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ISRAEL
Columns
Opinion articles written in the style of their author. These texts are to be based on verified facts and must be respectful towards people, even though their actions may be criticized. All opinion articles written by individuals from outside the staff of EL PAÍS shall feature, along with the author’s name (regardless of their greater or lesser renown), a footer stating their office, academic title, political affiliation (if any) and main occupation, or the occupation related to the topic being assessed

Sobering Israeli documentary voices opposition to the occupation of Palestine

Former soldiers describe long-running abuses of Palestinians since their nation’s victory in the 1967 Arab–Israeli War

Israel-Hamas war
A Palestinian woman argues with an Israeli soldier during the demolition of a house near Hebron, West Bank; September 2020.MUSSA ISSA QAWASMA (Reuters)
Ricardo de Querol

The bad thing about building high walls is that you can’t see what’s behind them. This might be a good thing for the Israelis who built the walls because they could ignore those on the other side. However, there’s a conflict that can’t be ignored just because it isn’t visible. People who show compassion for the Palestinians are often accused of supporting Hamas terrorism, but there are many Israelis rebelling against the mistreatment of their neighbors.

The First 54 Years: An Abbreviated Manual for Military Occupation is a documentary made by Avi Mograbi in 2021 presenting Israelis — many of them former soldiers — expressing shame for what they did in Palestinian lands. The documentary includes interviews and footage of the abuses against Palestinians in the West Bank and Gaza in the 54 years since the 1967 Arab-Israeli War. The documentary had more impact abroad than in Israel, says Mograbi, who coldly and somewhat sarcastically dismantled the logic of those who planned the occupation. Their intent all along was to appropriate land, eliminate any possibility of an independent Palestinian state, and destroy the social fabric of the occupied territories.

Most of the former Israeli soldiers who appear in the film collaborated with Breaking the Silence, an organization of veterans who have served in the Israeli military since the start of the Second Intifada. The organization’s stated mission is “to break the silence” surrounding military activities and human rights abuses in the occupied territories. The documentary includes accounts of avoidable shootings and gunfire, with one soldier comparing the experience to a video game. Images of soldiers posing for photos with the corpses of Palestinians they killed, like hunting trophies. Reports of arbitrary arrests, prisoner beatings, home demolitions, and illegal land seizures.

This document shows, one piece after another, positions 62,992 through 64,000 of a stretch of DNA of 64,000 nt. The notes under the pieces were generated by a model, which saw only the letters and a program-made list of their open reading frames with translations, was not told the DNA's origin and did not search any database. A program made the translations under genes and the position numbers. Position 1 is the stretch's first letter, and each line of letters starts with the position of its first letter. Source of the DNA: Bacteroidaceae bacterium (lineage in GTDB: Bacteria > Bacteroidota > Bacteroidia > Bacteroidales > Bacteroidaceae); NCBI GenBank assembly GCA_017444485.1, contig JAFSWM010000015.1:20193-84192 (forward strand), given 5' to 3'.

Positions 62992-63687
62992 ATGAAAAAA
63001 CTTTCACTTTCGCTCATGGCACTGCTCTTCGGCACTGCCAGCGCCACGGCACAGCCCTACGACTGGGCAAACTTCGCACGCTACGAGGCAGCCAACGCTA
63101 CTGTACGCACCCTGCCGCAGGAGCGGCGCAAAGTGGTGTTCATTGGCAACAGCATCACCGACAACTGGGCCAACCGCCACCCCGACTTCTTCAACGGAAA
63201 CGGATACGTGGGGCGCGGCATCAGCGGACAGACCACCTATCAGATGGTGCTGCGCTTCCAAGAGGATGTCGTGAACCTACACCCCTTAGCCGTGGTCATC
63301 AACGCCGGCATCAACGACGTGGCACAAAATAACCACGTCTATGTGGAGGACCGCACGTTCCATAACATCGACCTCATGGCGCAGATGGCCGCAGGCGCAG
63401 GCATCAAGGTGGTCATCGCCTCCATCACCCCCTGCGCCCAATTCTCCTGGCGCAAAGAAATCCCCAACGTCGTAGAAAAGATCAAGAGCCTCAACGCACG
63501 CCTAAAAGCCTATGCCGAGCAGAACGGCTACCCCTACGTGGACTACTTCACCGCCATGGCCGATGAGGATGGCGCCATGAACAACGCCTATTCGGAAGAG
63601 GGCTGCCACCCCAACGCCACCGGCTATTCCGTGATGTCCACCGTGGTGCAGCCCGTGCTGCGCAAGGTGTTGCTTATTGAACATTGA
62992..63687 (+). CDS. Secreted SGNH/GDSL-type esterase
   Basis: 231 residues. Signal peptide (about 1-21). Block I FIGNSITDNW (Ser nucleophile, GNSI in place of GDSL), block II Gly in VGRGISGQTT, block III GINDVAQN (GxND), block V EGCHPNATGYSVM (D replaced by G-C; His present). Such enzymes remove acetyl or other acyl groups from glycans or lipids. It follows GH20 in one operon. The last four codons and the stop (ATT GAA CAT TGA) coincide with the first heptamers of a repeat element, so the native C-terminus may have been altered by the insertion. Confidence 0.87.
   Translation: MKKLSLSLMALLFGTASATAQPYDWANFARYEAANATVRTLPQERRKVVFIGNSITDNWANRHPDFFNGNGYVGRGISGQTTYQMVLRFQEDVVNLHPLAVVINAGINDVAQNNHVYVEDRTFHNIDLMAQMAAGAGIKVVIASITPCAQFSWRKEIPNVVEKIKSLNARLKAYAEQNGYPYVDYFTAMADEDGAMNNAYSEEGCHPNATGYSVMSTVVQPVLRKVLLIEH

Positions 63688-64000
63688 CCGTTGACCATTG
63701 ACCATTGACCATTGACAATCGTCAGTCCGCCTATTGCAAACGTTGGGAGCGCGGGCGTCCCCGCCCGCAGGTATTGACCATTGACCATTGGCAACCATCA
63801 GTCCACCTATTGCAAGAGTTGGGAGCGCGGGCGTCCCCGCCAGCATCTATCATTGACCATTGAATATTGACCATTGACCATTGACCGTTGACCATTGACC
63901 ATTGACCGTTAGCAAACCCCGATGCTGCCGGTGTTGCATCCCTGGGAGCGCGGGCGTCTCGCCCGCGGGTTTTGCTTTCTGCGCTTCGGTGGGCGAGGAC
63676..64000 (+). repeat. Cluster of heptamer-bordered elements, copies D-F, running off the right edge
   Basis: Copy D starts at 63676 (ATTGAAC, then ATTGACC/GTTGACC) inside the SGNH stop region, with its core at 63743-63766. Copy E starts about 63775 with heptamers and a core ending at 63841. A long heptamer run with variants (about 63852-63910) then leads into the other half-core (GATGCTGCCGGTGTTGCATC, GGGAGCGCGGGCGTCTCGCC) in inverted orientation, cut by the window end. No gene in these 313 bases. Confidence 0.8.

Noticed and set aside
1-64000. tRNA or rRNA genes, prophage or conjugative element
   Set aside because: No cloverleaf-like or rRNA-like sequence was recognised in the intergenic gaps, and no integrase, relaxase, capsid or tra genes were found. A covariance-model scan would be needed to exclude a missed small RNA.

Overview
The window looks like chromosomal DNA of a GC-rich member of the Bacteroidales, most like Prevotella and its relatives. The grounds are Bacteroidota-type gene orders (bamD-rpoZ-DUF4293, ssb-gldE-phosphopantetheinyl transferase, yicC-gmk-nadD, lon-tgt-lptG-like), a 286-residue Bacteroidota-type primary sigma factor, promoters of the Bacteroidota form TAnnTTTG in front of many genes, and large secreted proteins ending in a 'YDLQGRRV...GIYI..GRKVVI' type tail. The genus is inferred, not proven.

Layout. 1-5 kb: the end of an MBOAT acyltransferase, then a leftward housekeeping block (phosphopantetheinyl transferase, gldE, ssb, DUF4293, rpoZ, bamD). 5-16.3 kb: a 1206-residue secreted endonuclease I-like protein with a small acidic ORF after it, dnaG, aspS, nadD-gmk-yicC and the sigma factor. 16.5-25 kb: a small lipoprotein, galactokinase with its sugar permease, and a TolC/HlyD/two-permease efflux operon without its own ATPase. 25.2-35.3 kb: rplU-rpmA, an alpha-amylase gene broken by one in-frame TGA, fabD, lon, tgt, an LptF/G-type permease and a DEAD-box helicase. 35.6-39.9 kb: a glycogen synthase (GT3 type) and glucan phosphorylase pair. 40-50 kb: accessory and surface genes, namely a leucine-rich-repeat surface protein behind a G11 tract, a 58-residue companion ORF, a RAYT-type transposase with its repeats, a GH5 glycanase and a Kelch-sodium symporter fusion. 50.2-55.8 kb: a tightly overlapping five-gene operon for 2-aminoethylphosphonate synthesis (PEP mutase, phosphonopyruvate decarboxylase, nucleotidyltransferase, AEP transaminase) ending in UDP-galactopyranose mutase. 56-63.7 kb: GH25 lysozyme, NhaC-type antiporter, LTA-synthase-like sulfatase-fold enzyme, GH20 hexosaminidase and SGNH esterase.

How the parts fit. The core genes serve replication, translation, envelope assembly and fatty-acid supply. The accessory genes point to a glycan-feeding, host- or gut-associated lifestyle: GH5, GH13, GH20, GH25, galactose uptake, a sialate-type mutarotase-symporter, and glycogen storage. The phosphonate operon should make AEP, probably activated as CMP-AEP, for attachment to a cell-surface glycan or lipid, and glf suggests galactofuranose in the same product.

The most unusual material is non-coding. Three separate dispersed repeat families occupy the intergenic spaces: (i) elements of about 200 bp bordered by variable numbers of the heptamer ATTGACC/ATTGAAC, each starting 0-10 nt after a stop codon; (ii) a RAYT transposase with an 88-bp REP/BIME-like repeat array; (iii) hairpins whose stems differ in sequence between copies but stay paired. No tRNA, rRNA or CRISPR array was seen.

Israeli soldiers pose with the body of a Palestinian.
Israeli soldiers pose with the body of a Palestinian.Breaking the silence

Mograbi sometimes focuses unnecessarily on the deliberate harassment of Palestinians. There’s a story about an old man finding an Israeli military camp that sprang up overnight on his farm. Or the children pulled out of bed at dawn with their parents to have their photos taken. A carpenter and his apprentice were tied to a tree all night for no apparent reason. People given an hour or two to collect their belonging and leave homes scheduled for demolition. The innumerable checkpoints that prevent Palestinians from moving freely around a West Bank riddled with illegal Israeli settlements.

Spanning over half a century, this story takes us through moments of relative calm and intense tension. From the Intifadas to the Oslo Accords, we witness the establishment of a handcuffed Palestinian National Authority, the expansion of Israeli settlements, and the suffocating blockade of Gaza since 2007. One particularly striking testimony reveals that Israeli military orders often say nothing about avoiding civilian casualties. Instead, “clean sweep” is the euphemism used to encourage ruthlessness. The dehumanization of Palestinians has deepened significantly since the Hamas attack on October 7, with Israel’s defense minister threatening to bomb the “human animals” into oblivion.

The current conflict has deep-seated roots that cannot be ignored, as Secretary-General António Guterres noted recently at the United Nations. Decades of pent-up resentment have brought us to this point. Mograbi represents the once-influential pacifist left in Israel that now struggles to be heard. However utopian and out of reach it may seem, a two-state solution remains the only viable way out of this chaos and violence. Another negative consequence of building walls is that taking them down can be very difficult.

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